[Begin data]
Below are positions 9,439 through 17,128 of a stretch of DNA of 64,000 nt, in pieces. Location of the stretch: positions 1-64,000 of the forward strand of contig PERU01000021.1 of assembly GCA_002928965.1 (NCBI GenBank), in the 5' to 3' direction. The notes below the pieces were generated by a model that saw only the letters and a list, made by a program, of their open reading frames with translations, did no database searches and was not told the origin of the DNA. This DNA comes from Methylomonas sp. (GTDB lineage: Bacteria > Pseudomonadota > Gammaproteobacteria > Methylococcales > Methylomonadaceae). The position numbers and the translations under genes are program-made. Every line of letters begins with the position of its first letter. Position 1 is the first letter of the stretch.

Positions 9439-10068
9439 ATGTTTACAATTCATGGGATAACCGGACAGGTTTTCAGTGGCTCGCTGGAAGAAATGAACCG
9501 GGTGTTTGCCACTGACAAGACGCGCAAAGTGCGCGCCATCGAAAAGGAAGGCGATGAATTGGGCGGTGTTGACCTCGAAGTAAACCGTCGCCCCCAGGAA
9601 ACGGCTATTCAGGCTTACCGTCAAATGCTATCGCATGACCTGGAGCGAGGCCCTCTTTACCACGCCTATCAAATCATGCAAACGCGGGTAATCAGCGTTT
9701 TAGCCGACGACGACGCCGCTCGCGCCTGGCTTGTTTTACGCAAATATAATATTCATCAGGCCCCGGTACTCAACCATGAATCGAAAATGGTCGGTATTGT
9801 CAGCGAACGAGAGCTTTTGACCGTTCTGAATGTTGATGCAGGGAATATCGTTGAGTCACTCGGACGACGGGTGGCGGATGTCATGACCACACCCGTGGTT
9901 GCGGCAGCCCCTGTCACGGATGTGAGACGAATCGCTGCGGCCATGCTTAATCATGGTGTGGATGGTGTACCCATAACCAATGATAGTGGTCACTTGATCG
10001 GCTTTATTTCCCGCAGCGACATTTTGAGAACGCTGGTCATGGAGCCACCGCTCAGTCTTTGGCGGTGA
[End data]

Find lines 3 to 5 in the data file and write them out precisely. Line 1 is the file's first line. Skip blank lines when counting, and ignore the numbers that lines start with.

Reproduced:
9439 ATGTTTACAATTCATGGGATAACCGGACAGGTTTTCAGTGGCTCGCTGGAAGAAATGAACCG
9501 GGTGTTTGCCACTGACAAGACGCGCAAAGTGCGCGCCATCGAAAAGGAAGGCGATGAATTGGGCGGTGTTGACCTCGAAGTAAACCGTCGCCCCCAGGAA
9601 ACGGCTATTCAGGCTTACCGTCAAATGCTATCGCATGACCTGGAGCGAGGCCCTCTTTACCACGCCTATCAAATCATGCAAACGCGGGTAATCAGCGTTT